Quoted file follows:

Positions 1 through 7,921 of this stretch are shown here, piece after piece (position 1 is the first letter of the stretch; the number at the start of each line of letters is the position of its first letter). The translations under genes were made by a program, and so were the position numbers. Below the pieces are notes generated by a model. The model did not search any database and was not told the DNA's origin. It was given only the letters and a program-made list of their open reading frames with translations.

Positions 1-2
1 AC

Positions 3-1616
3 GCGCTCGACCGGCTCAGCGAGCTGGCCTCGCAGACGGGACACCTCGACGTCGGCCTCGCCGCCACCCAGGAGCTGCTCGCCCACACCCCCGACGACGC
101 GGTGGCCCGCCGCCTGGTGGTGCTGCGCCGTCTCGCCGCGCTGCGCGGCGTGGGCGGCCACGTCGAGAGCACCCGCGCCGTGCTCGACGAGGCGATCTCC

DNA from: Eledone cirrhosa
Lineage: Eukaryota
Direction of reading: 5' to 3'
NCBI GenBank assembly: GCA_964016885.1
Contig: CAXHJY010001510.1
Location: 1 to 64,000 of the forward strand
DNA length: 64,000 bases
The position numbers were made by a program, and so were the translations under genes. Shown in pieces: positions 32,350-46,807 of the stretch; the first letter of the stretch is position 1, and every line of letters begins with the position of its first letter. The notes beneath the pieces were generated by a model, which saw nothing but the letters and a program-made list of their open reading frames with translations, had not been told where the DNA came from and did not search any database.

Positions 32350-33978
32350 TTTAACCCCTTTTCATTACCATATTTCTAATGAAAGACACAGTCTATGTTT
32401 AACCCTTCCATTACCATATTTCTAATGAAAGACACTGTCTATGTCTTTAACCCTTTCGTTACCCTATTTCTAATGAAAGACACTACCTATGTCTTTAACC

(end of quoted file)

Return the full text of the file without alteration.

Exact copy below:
Positions 1 through 7,921 of this stretch are shown here, piece after piece (position 1 is the first letter of the stretch; the number at the start of each line of letters is the position of its first letter). The translations under genes were made by a program, and so were the position numbers. Below the pieces are notes generated by a model. The model did not search any database and was not told the DNA's origin. It was given only the letters and a program-made list of their open reading frames with translations.

Positions 1-2
1 AC

Positions 3-1616
3 GCGCTCGACCGGCTCAGCGAGCTGGCCTCGCAGACGGGACACCTCGACGTCGGCCTCGCCGCCACCCAGGAGCTGCTCGCCCACACCCCCGACGACGC
101 GGTGGCCCGCCGCCTGGTGGTGCTGCGCCGTCTCGCCGCGCTGCGCGGCGTGGGCGGCCACGTCGAGAGCACCCGCGCCGTGCTCGACGAGGCGATCTCC

DNA from: Eledone cirrhosa
Lineage: Eukaryota
Direction of reading: 5' to 3'
NCBI GenBank assembly: GCA_964016885.1
Contig: CAXHJY010001510.1
Location: 1 to 64,000 of the forward strand
DNA length: 64,000 bases
The position numbers were made by a program, and so were the translations under genes. Shown in pieces: positions 32,350-46,807 of the stretch; the first letter of the stretch is position 1, and every line of letters begins with the position of its first letter. The notes beneath the pieces were generated by a model, which saw nothing but the letters and a program-made list of their open reading frames with translations, had not been told where the DNA came from and did not search any database.

Positions 32350-33978
32350 TTTAACCCCTTTTCATTACCATATTTCTAATGAAAGACACAGTCTATGTTT
32401 AACCCTTCCATTACCATATTTCTAATGAAAGACACTGTCTATGTCTTTAACCCTTTCGTTACCCTATTTCTAATGAAAGACACTACCTATGTCTTTAACC